Tires. Most people rarely think about them until something goes wrong.
Sumitomo does, going to great lengths to ensure a precision-engineered product designed for real world performance.
Your tires constantly adjust to real world issues on the road. Maintain them - and keep your passengers safe - by attending to these important benchmarks.
Tire Pressure refers to the amount of air inside a tire and is subject to change based on temperature and weather. The illustration (below) shows the dramatic differences in a tire contact patch, which connects with the road surface, based on inflation pressure.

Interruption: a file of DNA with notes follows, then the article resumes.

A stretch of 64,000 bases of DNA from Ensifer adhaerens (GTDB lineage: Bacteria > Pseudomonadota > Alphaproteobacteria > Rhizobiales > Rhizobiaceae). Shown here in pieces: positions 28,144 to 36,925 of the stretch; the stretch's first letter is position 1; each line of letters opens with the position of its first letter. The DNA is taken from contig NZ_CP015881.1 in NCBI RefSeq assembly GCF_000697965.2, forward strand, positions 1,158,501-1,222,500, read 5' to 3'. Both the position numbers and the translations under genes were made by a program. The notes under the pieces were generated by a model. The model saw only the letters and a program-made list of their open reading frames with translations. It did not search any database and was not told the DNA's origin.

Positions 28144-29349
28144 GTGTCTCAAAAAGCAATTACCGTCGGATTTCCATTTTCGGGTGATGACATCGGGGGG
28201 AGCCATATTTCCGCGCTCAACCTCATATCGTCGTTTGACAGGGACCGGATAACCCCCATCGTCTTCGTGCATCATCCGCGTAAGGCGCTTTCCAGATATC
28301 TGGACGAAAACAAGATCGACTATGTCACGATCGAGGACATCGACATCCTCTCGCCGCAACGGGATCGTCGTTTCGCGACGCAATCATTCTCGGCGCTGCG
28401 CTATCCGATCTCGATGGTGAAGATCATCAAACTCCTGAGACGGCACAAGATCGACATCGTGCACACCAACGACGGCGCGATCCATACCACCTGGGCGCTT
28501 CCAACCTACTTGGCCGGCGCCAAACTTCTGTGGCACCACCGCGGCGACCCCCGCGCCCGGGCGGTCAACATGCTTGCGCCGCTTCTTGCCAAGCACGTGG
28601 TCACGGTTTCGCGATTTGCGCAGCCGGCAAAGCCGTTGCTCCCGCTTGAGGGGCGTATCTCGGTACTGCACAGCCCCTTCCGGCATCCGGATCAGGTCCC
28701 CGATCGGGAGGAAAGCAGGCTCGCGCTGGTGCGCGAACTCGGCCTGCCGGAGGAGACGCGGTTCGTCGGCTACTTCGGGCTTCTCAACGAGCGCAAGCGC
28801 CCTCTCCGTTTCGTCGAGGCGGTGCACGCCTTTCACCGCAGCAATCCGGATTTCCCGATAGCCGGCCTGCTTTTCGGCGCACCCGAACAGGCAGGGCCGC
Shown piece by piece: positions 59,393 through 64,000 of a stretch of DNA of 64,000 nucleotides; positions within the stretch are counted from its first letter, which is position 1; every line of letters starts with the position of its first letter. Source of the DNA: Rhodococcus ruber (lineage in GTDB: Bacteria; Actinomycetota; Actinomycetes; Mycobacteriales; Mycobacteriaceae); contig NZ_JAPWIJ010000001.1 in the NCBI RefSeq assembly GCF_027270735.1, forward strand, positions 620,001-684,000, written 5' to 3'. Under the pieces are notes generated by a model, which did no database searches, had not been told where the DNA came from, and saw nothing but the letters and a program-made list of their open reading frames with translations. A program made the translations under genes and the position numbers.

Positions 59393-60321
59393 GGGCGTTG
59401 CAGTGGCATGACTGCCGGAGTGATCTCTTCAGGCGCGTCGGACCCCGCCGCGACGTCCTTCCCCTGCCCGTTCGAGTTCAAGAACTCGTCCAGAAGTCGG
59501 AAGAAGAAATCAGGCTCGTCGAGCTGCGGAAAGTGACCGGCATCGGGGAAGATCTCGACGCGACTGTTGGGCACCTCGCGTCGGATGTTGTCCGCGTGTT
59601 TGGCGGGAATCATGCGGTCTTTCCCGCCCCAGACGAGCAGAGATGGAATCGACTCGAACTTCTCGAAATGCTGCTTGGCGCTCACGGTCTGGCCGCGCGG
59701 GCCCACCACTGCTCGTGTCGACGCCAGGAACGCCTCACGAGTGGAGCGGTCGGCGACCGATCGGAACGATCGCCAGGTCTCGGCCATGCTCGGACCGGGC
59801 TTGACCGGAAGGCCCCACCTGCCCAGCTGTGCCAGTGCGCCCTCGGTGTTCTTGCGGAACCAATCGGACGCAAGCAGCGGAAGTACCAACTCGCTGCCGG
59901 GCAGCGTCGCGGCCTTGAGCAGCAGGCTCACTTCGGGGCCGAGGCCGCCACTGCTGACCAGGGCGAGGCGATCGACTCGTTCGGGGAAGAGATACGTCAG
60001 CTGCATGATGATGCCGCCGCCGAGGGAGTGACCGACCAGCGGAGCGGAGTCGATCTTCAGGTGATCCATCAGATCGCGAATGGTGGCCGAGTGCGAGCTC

Because of how important proper inflation is, vehicles made since 2008 come equipped with Tire Pressure Monitoring Systems or TPMS, which illuminates a horseshoe-shaped icon when the pressure in your tires falls significantly below a preset optimum value.
If you have air pressure readings on your dashboard display, you can generally rely on your TPMS to give you accurate pressure readings. However, if you only have a low-pressure light on your dash, be sure to manually check your air pressure at least once a month. Low-pressure lights won't come on until the air pressure is really low.